The dollar was close to a weekly high on Wednesday after a surge in US yields resulted in sharp gains against the euro this week, despite growing bets that the Federal Reserve will raise interest rates.
The pound was flat against the dollar after data showed British inflation rose 5.4% in December, to its highest level in 30 years, raising rate hike expectations.
Ambrose Crofton, Global Market Strategist at J.P. Morgan Asset Management, said he expects that the Bank of England will raise interest rates by 25 basis points in February.
The Bank of England will be able to keep its support for the economy as it looks to get a better handle on inflation because of the strength of the labour market, he said.
The dollar was boosted by U.S. Treasury yields rising ahead of Federal Reserve policy meeting next week.
The ten-year Treasury yield went up on Wednesday to touch a new two-year high of 1.9%.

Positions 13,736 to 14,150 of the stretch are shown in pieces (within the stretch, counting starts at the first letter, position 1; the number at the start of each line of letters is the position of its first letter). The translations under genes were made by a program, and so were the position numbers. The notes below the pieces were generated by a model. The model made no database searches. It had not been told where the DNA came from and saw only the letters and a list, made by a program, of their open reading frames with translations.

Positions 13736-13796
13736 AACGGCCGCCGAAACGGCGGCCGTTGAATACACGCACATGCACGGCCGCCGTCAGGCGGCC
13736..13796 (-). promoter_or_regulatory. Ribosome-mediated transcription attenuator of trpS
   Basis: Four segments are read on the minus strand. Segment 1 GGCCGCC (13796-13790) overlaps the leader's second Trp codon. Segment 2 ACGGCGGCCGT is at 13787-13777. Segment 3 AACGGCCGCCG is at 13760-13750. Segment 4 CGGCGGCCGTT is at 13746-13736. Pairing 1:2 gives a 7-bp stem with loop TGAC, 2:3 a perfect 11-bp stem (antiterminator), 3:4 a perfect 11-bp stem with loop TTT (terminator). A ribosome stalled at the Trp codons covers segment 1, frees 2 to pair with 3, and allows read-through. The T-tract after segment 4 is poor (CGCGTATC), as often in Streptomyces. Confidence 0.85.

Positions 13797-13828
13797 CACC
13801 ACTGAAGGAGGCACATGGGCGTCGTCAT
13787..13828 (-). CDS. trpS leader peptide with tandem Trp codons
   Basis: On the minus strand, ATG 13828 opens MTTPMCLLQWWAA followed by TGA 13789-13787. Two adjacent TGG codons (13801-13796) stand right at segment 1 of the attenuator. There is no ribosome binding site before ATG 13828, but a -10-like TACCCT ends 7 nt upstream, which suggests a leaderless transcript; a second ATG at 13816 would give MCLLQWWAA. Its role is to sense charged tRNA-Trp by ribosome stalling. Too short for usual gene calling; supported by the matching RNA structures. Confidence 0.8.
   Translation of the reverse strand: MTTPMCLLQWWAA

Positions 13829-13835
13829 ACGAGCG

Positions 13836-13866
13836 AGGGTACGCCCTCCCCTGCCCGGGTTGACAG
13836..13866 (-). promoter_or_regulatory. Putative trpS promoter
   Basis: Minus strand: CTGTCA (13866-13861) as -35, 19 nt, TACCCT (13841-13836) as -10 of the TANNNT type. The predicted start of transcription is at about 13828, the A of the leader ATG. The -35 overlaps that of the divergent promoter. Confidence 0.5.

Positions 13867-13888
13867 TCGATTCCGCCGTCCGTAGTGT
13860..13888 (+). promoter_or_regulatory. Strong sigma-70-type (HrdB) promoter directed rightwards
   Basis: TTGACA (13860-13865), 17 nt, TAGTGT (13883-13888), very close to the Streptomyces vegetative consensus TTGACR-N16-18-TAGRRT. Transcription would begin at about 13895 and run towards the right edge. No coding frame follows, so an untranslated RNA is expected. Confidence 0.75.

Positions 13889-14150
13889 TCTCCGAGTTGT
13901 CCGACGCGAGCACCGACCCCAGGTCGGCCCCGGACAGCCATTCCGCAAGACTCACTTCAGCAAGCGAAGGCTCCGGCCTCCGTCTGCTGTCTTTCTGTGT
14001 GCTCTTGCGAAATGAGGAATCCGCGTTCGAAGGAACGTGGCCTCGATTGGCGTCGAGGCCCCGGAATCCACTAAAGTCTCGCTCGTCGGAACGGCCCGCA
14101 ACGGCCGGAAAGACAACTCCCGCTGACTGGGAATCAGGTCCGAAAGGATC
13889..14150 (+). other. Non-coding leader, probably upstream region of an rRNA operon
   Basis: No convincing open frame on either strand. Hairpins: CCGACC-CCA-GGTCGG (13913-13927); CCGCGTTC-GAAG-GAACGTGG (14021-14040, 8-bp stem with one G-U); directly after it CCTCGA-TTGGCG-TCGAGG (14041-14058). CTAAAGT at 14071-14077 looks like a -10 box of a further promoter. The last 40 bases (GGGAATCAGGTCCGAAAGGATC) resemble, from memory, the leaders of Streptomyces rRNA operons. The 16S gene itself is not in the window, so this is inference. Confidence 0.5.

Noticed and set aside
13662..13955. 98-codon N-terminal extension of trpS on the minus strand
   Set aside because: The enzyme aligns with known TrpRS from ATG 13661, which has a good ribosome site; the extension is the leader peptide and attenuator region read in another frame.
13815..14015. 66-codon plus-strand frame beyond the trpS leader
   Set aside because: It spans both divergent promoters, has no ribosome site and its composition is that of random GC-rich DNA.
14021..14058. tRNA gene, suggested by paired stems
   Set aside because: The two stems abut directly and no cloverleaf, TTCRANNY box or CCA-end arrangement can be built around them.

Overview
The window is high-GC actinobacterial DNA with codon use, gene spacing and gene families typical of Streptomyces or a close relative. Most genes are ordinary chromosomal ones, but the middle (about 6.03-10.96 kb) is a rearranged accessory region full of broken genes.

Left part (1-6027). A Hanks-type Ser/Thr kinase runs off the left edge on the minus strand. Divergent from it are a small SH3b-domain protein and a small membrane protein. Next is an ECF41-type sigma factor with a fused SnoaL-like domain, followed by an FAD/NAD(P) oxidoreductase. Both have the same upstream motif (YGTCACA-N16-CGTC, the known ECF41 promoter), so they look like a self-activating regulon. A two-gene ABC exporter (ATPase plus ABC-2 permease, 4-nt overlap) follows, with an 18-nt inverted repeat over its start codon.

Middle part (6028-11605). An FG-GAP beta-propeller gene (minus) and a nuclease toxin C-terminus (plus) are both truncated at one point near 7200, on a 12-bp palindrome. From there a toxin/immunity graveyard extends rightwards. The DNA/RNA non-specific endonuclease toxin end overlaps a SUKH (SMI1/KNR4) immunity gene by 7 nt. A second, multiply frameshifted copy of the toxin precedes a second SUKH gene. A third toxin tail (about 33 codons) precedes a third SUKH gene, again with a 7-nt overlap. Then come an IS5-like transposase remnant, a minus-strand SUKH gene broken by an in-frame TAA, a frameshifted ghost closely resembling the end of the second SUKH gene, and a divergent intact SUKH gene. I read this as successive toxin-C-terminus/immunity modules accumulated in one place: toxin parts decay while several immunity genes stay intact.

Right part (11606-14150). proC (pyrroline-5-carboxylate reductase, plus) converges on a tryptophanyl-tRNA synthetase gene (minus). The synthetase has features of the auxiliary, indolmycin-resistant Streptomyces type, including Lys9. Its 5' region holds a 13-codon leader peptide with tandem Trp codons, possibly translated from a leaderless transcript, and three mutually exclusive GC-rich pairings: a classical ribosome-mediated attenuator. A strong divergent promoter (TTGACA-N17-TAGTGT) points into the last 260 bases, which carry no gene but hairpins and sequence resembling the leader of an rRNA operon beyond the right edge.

Analysts expect the Fed to raise interest rates amid a stable labour market and rising inflation, said Moritz Paysen, FX trader at Berenberg.
He said that it is not a question of if, but how quickly and strongly interest rates will be raised.
The impression is that the ECB European Central Bank continues to take its time to get a grip on inflation in the euro zone. He said that this is another argument on the market that is helping the U.S. dollar to regain its strength.
The euro was flat, back on its 50 day moving average at $1.1333, after it had its sharpest daily drop in a month.
The pound traded at $1.3593, a distance from the almost 11 week high touched last week. The pound was kept in check by talks of a leadership challenge to Prime Minister Boris Johnson.
The U.S. dollar index, which measures the dollar against six major peers, was 0.04% lower at 95.670, the overall result was.